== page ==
Friday, November 03, 2006
Bl. Rupert Mayer, S.J. (03 Nov 2006) Phil 1. 1-11; Ps 111; Lk 14. 1-6
Homily of Fr. Paul Panaretos, S.J.
Silent and Hostile?
Whenever Jesus dined on a Sabbath with a Pharisee, especially a leader of them, trouble boiled. This was the case in the gospel selection we just heard, and in succeeding selections which we’ll hear on the next three weekdays.
I offer you two observations for your own prayer and reflection. I owe my patron the credit because St. Paul, who wrote with such affection to the church at Philippi, opened my heart to deeper affection with Christ and for his gospel.
Jesus demonstrated affection for the man with dropsy, a condition we know as edema. The Greek name describes too much water in one’s system. The swelling effect of that chronic condition Jesus and other’s could see. Before Jesus healed the man, Jesus asked the Pharisee and his guests if it were legal to heal on the Sabbath. Curiously, they remained silent. In legal debate--then as it can be today--silence was a sign of? ...yes, of assent. Of course Jesus knew as we do that his host in no way assented.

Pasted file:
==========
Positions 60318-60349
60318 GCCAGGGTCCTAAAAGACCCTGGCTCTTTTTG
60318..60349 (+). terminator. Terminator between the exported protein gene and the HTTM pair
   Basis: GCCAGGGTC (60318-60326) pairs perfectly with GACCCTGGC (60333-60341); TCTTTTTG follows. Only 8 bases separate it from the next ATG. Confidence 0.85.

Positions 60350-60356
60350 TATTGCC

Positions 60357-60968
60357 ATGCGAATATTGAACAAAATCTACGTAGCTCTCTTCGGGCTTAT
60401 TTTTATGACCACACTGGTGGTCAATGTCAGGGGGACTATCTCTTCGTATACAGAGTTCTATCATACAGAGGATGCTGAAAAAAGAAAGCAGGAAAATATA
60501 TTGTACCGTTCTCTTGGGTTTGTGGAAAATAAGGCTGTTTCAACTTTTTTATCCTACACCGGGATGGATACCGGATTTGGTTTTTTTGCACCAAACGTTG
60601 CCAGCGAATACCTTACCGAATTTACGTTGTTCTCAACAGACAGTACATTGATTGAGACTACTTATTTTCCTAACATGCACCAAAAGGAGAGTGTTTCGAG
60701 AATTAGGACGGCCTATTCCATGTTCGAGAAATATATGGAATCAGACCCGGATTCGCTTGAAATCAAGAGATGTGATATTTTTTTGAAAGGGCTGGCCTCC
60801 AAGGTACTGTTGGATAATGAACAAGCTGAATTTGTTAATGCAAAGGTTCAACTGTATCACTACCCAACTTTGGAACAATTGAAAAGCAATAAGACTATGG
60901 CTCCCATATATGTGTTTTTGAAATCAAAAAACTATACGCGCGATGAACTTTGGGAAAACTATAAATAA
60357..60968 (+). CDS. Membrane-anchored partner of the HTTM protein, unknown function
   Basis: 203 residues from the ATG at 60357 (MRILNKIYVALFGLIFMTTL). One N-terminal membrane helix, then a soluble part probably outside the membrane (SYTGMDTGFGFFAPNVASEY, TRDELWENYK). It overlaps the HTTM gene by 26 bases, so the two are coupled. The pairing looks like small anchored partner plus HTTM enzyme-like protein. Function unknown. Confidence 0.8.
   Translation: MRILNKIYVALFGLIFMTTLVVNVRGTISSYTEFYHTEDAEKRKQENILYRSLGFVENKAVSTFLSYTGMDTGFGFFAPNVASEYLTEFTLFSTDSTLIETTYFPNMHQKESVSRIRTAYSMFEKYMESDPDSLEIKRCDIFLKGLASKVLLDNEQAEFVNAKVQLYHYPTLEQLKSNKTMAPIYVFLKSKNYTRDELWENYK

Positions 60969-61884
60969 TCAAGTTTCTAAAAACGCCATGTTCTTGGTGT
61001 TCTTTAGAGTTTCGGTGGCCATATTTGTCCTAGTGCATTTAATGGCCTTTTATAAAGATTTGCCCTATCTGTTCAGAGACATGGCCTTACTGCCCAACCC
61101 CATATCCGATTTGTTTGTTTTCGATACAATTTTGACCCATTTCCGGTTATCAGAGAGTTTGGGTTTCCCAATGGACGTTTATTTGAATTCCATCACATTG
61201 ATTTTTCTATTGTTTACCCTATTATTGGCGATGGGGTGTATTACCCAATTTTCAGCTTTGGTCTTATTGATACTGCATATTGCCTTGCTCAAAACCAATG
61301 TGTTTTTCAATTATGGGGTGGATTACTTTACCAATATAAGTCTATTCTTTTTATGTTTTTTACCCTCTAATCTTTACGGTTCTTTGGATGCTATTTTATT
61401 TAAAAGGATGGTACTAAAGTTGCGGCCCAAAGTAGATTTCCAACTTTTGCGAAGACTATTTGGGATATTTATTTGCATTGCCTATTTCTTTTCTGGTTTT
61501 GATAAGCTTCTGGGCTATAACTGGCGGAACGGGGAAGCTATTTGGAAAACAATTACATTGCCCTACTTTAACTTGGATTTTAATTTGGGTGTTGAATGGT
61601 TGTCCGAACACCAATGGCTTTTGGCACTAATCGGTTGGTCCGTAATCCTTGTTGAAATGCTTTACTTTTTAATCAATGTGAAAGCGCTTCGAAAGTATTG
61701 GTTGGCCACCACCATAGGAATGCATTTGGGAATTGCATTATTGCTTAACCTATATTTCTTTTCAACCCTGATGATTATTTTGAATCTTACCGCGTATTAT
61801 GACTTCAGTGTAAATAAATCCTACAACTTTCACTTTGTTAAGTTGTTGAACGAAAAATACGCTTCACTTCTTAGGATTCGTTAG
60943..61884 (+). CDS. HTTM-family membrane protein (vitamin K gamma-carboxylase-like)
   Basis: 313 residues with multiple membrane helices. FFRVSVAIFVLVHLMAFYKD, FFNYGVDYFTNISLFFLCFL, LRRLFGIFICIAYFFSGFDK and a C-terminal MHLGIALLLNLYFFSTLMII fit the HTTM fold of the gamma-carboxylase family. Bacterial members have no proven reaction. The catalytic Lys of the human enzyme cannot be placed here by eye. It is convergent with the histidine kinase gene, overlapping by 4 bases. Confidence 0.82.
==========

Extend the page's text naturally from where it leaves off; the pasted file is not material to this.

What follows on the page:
But something more curious passed Jesus’ lips. “Who among you, if your child or ox falls into a cistern, would not immediately go to the rescue on the sabbath day?” In the legal jargon of Israel, child and ox never appeared. Donkey and ox did, not child and ox. No reason exists to doubt Jesus said child and ox. I suggest that more than humanize the situation, Jesus’ affection for the vulnerable overflowed his heart even to those who rejected him. All the more does Jesus pour out his affection to us who accept him as Lord!
I suggest for your prayer and reflection that you ask the healed man to intercede for you. Even ask the imaginary child to be your intercessor in order that Jesus grace your heart to warm it more and to make it more compassionate toward Christ and to him in all his sisters and brothers you encounter. Ask Jesus to make your affection grow more eloquent and never remain silent.